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Thread: 40 Mercer - Located at Broadway in SOHO - Condo - by Jean Nouvel

  1. #16

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    Quote Originally Posted by monknyc
    Three new renderings of 40 Mercer on the Jean Nouvel site (jeannouvel.com > news > Ground Broken for Soho Grand Residential Apartments).

    Any news of who is handling sales for the building?
    Is the SoHo Grand Residential apartments another project different from 40 Mercer?

  2. #17
    Forum Veteran MidtownGuy's Avatar
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    I think the building will be a splendid addition to the neighborhood- a worthy modern companion to the cast-irons. nice colors in the facade. By the way, has anyone noticed how gorgeous more and more of the buildings along Broadway in Soho are looking, exteriors all being painted and renovated? A recent walk down Broadway on a sunny day took my breath away.

  3. #18

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    Quote Originally Posted by londonlawyer
    Is the SoHo Grand Residential apartments another project different from 40 Mercer?
    They're the same project. I think the official name now is "40 Mercer Residences."

  4. #19

    Default Canal Street Delight

    As nice as the Jean Nouvel design and other facade renovations are, the blocks surrounding 40 Mercer are in need of more regular sanitation work. Checking out the site last night I had a distinct whiff of rotting garbage and the outdoor urinals that are the side streets intersecting Canal. The only aroma missing was the rotting fish smell from the Chinatown markets a few blocks away.

    Not to sound like a total cynic, but I'd imagine the lower 8 stories will have a direct view of the offices and French Culinary Institute space across the street. Not exactly what I was expecting for a $2 million "starter apartment," but then again with that ridiculous list of hotel-style amenities (continental breakfast delivery; private bar; in-residence massage and spa services) it's basically a self-contained metropolis that no resident will ever have to leave, except perhaps in the comfort of a chauffeured limo (valet parking).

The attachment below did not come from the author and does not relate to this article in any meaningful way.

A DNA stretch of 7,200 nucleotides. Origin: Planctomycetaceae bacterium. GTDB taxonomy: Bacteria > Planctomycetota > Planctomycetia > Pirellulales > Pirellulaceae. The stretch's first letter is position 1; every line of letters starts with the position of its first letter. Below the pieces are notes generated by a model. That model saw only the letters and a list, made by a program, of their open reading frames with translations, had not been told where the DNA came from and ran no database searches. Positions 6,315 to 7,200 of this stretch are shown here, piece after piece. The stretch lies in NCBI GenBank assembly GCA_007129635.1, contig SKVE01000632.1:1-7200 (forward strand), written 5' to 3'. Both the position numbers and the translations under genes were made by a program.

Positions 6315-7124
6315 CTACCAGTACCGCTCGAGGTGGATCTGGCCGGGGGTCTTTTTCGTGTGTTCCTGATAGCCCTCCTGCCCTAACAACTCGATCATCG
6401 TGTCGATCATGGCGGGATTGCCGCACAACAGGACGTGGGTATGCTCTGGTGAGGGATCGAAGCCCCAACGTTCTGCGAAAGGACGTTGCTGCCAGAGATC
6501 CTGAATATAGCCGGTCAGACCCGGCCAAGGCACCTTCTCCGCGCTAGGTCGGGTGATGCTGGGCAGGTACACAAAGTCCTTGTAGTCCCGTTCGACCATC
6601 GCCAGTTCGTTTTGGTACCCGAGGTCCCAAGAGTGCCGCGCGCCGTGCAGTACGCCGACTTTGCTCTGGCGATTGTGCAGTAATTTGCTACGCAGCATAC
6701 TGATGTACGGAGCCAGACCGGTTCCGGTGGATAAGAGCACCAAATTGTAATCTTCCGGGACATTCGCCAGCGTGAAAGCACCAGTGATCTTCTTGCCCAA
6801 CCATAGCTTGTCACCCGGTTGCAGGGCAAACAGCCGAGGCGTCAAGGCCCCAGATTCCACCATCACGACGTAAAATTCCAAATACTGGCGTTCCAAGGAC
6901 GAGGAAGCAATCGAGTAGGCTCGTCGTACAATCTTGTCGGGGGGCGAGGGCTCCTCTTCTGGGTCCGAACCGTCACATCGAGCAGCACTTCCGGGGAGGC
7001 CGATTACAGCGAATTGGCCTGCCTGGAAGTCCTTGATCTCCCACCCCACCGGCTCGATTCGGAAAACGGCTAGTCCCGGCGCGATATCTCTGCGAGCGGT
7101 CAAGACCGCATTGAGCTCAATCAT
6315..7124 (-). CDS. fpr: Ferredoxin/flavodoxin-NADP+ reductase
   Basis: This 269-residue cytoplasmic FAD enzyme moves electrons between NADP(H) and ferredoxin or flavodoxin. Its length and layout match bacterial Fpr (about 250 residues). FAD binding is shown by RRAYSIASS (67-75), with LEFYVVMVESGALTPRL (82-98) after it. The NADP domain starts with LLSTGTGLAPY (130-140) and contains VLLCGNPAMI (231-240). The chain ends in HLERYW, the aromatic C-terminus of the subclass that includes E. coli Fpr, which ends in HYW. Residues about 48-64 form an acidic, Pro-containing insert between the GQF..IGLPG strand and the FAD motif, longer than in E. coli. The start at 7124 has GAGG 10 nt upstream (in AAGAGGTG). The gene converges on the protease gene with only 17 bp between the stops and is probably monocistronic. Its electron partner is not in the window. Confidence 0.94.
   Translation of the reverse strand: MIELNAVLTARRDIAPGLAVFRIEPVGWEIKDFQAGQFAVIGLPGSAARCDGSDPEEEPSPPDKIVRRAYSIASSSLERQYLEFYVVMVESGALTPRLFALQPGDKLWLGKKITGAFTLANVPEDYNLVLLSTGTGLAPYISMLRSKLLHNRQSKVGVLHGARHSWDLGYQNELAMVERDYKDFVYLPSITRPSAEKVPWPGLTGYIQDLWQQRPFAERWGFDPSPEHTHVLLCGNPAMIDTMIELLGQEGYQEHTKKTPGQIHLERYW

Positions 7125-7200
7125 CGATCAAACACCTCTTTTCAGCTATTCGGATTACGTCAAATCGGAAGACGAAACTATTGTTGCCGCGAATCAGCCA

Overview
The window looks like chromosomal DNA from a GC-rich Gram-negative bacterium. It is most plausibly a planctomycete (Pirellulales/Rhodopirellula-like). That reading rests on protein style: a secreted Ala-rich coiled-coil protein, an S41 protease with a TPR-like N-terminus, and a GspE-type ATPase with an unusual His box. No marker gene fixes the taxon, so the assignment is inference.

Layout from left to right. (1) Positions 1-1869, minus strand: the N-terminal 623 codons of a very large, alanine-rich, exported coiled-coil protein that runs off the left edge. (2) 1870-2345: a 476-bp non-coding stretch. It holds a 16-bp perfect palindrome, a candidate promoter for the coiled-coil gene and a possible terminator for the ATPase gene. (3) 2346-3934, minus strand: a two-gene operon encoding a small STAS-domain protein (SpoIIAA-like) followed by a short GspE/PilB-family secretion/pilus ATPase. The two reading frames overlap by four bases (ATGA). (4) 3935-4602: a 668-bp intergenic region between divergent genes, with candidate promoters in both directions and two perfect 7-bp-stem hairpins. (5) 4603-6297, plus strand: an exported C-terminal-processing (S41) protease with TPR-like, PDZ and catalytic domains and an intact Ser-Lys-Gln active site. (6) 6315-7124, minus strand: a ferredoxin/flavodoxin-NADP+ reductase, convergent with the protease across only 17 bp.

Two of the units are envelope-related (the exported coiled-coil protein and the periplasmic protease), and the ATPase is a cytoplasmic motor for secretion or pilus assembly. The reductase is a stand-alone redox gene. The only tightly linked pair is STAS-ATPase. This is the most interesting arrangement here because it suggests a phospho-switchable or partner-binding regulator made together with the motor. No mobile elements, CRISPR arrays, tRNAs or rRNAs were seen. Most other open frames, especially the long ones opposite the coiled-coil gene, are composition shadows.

Kind of defeats the purpose of living in one of the last remaining (somewhat) authentically industrial and cobblestoned parts of SoHo.

  5. #20

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    Quote Originally Posted by monknyc
    They're the same project. I think the official name now is "40 Mercer Residences."
    Thanks.

  6. #21

  7. #22

    Default Muschamp Review

    Here's a rave 2001 Herbert Muschamp review from the Times, via Andre Balazs Properties:

    http://www.andrebalazs.com/residence/nyt_m40_2.pdf

  8. #23

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    Wow. What happened in this new rendering? The base looks so much more massive. And what of the tower? It seems to have lost the cool blue bookend and gained a comparatively boring corporate sleekness not unlike SOM's 7 WTC.

    I liked the former emphasis on the steel grid throughout; it really made the building hold its own against all the neighboring cast-irons.

  9. #24

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    That's an old rendering of when it was programmed as a hotel.

  10. #25

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    Quote Originally Posted by Derek2k3
    That's an old rendering of when it was programmed as a hotel.
    Thanks. What a relief.

  11. #26

    Default 40 Mercer Retail

    http://www.rkf.com/pdf/2005_Exclusiv..._Mercer_St.pdf

    I wonder who they'll manage to get for the retail spaces. Hopefully they'll be a little more high class than the Bang Bang or whatever it is across Broadway. An old school gallery is probably too much to hope for in 2005, with Bloomingdale's down the block.

  12. #27
    Moderator NYatKNIGHT's Avatar
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    6/4/05
    Last edited by NYatKNIGHT; June 17th, 2008 at 04:37 PM.

  13. #28

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    Wow. I'm amazed at how much progress they've made in the last month.

    I think 40 Mercer and 200 Chambers Street put their shovels in the ground at around the same time a few months back. But 200 Chambers is still a big hole in the ground. It's a sad reflection of the rest of the construction delays in the neighborhood.

  14. #29

  15. #30

    Default Architectural Record Article

    From the June 2005 issue of Architectural Record:

    Big Apple residential developers embracing "signature" architects

    The New York Times real estate classifieds now feature a smiling picture of Richard Meier, FAIA, advertising his new condominium tower on Charles Street in Greenwich Village. On the same page, there is a large rendering of Gwathmey Siegel's "Sculpture for Living" high-rise condo building on Astor Place in the East Village, which features "architectural" loft residences. That these architects are at the center of such aggressive marketing campaigns hints at a trend: New York developers are embracing high-quality architecture and hiring an unprecedented number of "signature" designers to build residential projects in the city.